Value fund managers adopt many different approaches in their hunt for bargain shares; we look under the contrarian bonnet.
The basis of value investing involves buying a stock for less than it is (or should be) worth and holding it until the market catches up and re-rates: “buy low, sell high”, as the cliché goes. But in recent years markets have behaved slightly differently, and the more rewarding method of investing has been to go for so-called growth stocks. These are companies that are highly valued in anticipation of future growth. “Buy high and sell even higher,” has instead been the mantra.
Take the Russell 1000 Value index – an index composed of the 1000 largest US companies deemed to be cheap as measured by the price-to-book ratio (see jargon-buster below). Had you invested £100 in the index 10 years ago, you would have seen gains of roughly 300%, giving you a total of £400. Not bad.
Will value investing return?
Those returns, however, were below those of the regular Russell 1000 index, which saw gains of 372%, meaning that £100 could have been turned into £472. Even more frustrating for any value investor, opting for the Russell 1000 Growth index would have seen £100 turned into £550, a 450% increase.
In short, value has underperformed. The reasons behind this are many; chiefly, however, low interest rates have made richly valued growth stocks more alluring, as the expected future earnings of such companies when measured against the low cost of borrowing look more attractive.
When these conditions will change is unknown. Since at least 2016 there have been regular predictions of value investing’s comeback, as the US continued to tighten monetary policy. But since the start of this year the US central bank, the Federal Reserve, has changed course, meaning we can expect the world of low interest rates to continue for the time being.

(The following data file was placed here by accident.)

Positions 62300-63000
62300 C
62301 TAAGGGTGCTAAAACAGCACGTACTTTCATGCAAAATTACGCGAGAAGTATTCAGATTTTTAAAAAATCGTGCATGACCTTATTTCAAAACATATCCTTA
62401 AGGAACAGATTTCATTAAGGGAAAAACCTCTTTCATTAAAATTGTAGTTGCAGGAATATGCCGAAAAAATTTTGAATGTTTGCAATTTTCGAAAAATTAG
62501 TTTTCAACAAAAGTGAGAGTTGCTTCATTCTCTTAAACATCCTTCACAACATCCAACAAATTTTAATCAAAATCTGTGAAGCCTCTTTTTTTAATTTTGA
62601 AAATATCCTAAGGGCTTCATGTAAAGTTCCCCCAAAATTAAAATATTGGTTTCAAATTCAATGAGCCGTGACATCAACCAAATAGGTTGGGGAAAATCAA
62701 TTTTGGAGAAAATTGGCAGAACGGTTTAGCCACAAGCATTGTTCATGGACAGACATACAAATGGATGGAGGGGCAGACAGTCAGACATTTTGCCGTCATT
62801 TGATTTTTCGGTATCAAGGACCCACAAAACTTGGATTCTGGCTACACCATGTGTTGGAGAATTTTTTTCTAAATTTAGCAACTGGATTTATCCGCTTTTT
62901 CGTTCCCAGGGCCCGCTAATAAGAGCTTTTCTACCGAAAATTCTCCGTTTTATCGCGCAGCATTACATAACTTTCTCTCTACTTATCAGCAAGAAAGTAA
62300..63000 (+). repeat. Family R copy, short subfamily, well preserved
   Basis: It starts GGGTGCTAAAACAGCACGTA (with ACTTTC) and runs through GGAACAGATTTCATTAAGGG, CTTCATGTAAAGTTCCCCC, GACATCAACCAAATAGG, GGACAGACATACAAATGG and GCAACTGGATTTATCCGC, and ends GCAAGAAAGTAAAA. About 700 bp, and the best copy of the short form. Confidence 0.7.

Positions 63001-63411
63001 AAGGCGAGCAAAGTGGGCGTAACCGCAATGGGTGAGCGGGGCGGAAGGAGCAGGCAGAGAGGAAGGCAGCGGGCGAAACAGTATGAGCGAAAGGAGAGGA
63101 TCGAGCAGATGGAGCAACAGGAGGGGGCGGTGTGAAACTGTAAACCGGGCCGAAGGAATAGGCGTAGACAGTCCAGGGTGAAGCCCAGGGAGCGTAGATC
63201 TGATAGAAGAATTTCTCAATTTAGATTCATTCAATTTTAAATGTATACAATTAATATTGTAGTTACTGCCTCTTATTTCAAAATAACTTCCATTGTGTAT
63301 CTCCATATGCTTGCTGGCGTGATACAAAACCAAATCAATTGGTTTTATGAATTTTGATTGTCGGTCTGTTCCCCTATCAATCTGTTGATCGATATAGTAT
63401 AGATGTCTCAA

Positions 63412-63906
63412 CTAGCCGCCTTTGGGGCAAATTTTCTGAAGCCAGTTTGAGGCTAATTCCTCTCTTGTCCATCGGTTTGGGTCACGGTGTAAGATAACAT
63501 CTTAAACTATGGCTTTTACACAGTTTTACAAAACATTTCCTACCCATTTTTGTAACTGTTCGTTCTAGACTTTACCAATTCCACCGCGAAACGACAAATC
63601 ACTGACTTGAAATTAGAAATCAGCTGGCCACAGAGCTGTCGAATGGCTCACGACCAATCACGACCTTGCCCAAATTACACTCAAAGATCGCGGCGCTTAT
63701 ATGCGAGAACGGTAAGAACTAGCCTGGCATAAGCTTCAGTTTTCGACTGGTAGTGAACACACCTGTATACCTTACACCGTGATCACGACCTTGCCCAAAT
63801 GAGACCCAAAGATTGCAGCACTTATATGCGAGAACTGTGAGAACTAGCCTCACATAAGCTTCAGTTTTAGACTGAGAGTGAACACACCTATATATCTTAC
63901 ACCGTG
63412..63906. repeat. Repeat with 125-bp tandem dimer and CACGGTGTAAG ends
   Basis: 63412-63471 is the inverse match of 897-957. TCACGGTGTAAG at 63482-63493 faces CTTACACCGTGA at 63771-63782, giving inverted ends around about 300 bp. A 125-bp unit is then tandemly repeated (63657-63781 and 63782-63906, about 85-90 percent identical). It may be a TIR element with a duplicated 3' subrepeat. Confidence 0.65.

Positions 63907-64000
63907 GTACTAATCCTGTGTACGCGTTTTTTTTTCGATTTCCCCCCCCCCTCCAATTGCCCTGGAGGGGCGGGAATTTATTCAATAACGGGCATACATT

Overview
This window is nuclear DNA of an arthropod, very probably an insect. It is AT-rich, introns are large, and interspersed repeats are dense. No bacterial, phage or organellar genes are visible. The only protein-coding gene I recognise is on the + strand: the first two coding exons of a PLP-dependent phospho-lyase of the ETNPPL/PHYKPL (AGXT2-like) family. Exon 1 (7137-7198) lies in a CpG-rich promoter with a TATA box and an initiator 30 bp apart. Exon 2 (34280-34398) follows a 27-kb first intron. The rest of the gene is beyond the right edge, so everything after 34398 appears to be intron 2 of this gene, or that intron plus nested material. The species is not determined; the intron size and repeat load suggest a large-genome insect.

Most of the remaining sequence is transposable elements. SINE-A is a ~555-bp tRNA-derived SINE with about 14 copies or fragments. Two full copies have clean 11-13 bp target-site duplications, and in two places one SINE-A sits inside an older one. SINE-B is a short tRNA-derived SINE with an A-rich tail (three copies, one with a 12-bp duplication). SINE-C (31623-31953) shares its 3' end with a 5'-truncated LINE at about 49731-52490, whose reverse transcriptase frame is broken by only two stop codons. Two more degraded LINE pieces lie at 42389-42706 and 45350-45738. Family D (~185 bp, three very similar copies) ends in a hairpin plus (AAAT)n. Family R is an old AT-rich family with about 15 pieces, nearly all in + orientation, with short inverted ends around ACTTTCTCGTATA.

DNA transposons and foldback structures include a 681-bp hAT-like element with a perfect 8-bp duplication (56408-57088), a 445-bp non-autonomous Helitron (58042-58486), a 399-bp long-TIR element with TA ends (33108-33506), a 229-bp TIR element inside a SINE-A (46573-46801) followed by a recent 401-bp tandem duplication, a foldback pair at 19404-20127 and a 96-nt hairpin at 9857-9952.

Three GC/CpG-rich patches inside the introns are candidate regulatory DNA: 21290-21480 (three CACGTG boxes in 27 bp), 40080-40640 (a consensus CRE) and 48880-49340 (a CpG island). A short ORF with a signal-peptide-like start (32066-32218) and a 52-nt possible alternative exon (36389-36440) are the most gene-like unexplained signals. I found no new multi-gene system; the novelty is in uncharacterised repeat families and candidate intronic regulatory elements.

At the same time, there has been some speculation that value investing itself is broken. In our service- and tech sector-dominated modern economy, the argument goes, the traditional measure of value is no longer helpful. The value of intangible assets such as brand power or algorithms are not fully captured in financial statements.
While there may be some merit to that argument, similar criticisms of value investing were made in the late 1990s, just as growth stocks were soaring to new highs as part of the dotcom bubble.
Indeed, one of the only constants in finance has historically been the ability of a value approach to produce good results for investors. As a 2017 study by Vanguard showed, by far the most reliable predictor of returns is a low price-to-earnings ratio, a key metric for many value investors.
At the same time, study after study has shown that value stocks outperform growth – the exception being during certain bull markets, as is the case right now. But all bull markets come to an end, and with them the outperformance of growth.
Don’t be left naked when the tide shifts
As Sven Carlin writes in Modern Value Investing, “There hasn’t been much benefit in being a value investor in recent years, as a rising tide lifts all boats.” But, he continues: “The point of value investing is not to leave you naked when the tide shifts… being a value investor now can provide the necessary protection to minimise your losses and increase your returns when the next bear market comes. And a bear market always comes.”
At the same time, despite value in general doing poorly, there are many different types of value investing and some value-focused funds that have still been able to provide opportunities for profit, even when value as a whole has been out of favour. Indices such as the Russell 1000 Value index often use simple metrics to identify value. In the Russell 1000’s case, it is price-to-book value. Other investors approach value in different ways.